Species Selection

Implicit in the work of Eldredge and Gould's original papers and explicit in S. M. Stanley's treatment of the subject is the connection of punctuated equilibrium with the concept of 'species selection'. The basic argument is that just like genes and individual organisms, species can reproduce (through speciation) and exhibit heritable variation (i.e., covariance between ancestral and descendant species traits). The basic idea is that certain traits relating to dispersal ability, tendencies toward habitat specificity, etc., predispose some taxa to have high rates ofspeciation, while other taxa have ecological or behavioral traits that make speciation infrequent.

From this perspective, the reason some clades have been species rich throughout their history and others species poor is not due to members of one clade having traits that lead to higher Darwinian fitness at the individual or population level, but rather because the species-rich clade consists of species that themselves are likely to speciate at an enhanced rate. At some level, the argument has intuitive appeal - it makes little sense to argue that individuals from species-rare 'living fossils' such as horseshoe crabs are 'unfit' when compared to individuals from, for example, species-rich beetles. It is more likely that there is something about the ecology of phytophagous insects that makes them speciate at higher rates than generalist benthic marine invertebrates. D. Jablonski and other paleontologists have proposed that generalist or eurytopic taxa will tend to be less species rich than specialist or stenotopic taxa. Specific habitat requirements tend to lead to strong competitive exclusion and character displacement, low rates of gene flow, and consequently high rates of speciation rates in specialists relative to general-ists. It could also be argued that many observed long-term evolutionary trends, such as the increase in average body size observed in many lineages, occur not because of strong selection for the trait in question during the history of individual species or during speciation, but because taxa with the trait in question simply speciate at a higher rate.

Species selection has certainly been demonstrated to be a theoretical possibility based on the fact that any kind of heritable variation can be selected. However, species selection as a major force in evolution runs into the same problems as group or interdemic selection: the generation time of individual organisms is usually several orders of magnitude shorter than the 'generation time' for species. The former is generally on the scale of months or years, the latter on the scale of hundreds of thousands if not millions of years. The very argument that suggests species selection as a theoretical possibility, namely a decomposition of heritable variation into components following Price's equation (see Units of Selection), is what makes it of limited scope in practice. Specifically, rapid natural selection at the intraspecific level eliminates variance in trait at the interspecific level before higher-level selection can act.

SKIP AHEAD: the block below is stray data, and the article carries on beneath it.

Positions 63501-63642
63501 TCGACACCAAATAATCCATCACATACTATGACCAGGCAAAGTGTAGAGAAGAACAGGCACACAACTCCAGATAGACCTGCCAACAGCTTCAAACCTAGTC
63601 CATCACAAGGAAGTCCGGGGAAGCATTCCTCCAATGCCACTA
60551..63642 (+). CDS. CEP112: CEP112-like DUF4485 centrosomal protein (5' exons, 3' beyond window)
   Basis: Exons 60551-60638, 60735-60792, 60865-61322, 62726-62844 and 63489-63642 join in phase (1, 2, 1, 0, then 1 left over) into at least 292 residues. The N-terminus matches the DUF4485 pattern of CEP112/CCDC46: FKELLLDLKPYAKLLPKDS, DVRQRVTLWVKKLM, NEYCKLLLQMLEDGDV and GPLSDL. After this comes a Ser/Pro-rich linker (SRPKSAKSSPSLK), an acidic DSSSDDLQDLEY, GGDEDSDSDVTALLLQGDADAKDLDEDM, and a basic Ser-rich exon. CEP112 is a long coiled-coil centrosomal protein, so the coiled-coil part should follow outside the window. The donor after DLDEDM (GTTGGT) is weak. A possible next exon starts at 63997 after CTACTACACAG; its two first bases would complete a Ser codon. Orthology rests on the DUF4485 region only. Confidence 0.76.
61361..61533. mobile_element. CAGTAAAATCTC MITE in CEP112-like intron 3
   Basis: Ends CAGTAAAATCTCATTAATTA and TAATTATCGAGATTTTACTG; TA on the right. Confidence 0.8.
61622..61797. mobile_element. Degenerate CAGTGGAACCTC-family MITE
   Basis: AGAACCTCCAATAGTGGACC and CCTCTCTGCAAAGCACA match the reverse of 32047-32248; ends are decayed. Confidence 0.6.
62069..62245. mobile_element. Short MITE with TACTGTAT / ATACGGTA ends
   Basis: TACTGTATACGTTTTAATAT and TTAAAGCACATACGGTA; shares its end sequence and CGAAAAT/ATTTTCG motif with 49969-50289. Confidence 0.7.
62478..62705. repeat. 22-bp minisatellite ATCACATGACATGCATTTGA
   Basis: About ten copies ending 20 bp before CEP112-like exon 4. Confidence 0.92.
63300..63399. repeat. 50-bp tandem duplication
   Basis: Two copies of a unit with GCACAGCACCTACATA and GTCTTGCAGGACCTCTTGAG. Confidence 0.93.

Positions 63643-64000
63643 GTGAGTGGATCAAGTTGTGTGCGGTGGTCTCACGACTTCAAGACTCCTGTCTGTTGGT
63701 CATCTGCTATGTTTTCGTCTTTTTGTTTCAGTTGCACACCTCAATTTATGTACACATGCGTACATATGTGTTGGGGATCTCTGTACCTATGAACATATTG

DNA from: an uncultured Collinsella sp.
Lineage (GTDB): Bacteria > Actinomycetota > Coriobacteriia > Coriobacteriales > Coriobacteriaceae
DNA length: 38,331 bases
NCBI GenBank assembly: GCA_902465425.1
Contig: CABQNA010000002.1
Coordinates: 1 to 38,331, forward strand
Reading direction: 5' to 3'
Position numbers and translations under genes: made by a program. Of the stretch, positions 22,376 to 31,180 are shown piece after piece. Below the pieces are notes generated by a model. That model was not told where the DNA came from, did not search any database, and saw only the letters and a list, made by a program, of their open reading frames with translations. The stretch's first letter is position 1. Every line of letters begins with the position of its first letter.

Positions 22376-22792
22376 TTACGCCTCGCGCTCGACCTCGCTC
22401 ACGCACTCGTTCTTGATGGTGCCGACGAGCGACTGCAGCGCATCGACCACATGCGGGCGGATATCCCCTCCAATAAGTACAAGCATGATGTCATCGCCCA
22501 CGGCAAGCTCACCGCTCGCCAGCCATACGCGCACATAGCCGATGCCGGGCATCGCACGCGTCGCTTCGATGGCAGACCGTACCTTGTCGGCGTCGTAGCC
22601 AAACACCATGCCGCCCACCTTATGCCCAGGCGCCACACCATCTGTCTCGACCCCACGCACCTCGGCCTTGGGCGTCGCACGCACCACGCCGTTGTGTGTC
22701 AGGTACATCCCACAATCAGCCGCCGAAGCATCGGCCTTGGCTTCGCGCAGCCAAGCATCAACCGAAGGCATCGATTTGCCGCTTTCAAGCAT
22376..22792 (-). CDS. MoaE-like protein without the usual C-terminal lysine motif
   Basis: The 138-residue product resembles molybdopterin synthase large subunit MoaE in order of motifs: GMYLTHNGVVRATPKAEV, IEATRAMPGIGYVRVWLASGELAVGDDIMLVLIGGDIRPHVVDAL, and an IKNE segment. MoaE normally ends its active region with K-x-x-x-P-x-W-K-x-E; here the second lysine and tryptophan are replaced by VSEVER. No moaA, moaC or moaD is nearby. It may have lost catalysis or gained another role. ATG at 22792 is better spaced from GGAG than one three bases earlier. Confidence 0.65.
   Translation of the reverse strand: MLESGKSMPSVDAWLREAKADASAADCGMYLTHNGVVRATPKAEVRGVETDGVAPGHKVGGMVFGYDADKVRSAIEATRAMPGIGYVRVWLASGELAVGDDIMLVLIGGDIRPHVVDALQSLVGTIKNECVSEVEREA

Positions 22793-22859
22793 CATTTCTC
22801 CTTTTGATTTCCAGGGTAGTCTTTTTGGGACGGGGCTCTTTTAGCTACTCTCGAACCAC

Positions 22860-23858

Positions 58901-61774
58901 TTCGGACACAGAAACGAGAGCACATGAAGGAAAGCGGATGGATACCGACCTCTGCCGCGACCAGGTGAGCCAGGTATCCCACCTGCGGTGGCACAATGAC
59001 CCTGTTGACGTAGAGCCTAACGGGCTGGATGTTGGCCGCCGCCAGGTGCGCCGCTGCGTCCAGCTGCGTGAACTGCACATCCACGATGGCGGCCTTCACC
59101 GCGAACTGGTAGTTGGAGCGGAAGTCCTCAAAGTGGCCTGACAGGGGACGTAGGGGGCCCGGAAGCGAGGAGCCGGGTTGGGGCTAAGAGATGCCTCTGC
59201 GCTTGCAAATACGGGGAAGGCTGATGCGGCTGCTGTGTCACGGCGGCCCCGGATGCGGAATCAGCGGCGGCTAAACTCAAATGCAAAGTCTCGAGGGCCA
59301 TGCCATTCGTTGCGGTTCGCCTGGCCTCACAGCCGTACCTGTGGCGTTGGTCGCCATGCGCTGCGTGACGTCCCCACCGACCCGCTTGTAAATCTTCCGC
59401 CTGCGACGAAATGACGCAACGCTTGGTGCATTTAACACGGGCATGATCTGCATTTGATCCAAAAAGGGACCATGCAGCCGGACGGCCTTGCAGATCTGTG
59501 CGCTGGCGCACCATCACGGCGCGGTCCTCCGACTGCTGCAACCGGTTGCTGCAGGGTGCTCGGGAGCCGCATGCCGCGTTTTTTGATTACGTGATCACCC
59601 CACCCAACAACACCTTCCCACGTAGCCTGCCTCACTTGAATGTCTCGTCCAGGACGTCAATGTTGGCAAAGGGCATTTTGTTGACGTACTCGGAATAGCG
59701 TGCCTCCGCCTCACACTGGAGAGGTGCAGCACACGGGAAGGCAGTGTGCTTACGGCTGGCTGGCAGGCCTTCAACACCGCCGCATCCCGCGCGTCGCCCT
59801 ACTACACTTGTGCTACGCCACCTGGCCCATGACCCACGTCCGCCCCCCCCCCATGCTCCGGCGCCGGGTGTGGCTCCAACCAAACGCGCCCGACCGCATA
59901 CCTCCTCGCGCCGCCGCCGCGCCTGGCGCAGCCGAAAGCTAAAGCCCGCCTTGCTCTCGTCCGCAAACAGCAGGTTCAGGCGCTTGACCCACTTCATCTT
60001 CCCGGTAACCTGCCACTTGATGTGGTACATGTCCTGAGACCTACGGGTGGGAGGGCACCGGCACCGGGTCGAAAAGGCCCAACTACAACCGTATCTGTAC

Consequently, if a certain trait in an organism leads to a higher propensity to speciation, but is selected against among individuals in a population, then the trait in question will generally be lost prior to any speciation events. In recent studies, such as those of Sean Rice, it has been shown that under conditions when individual generation times are very long and speciation rates are very high, species selection can run counter to intraspecific selection, but these circumstances are probably exceptional.

Realistically, species selection may be important for traits that are on average neutral at the individual and genic (intraspecific) level. The possibility ofspecies selection being important in such neutral traits remains an interesting empirical question, albeit one that is difficult to answer because in many cases it is impossible to disentangle the history of selection on a trait from its fossil or phylogenetic history.

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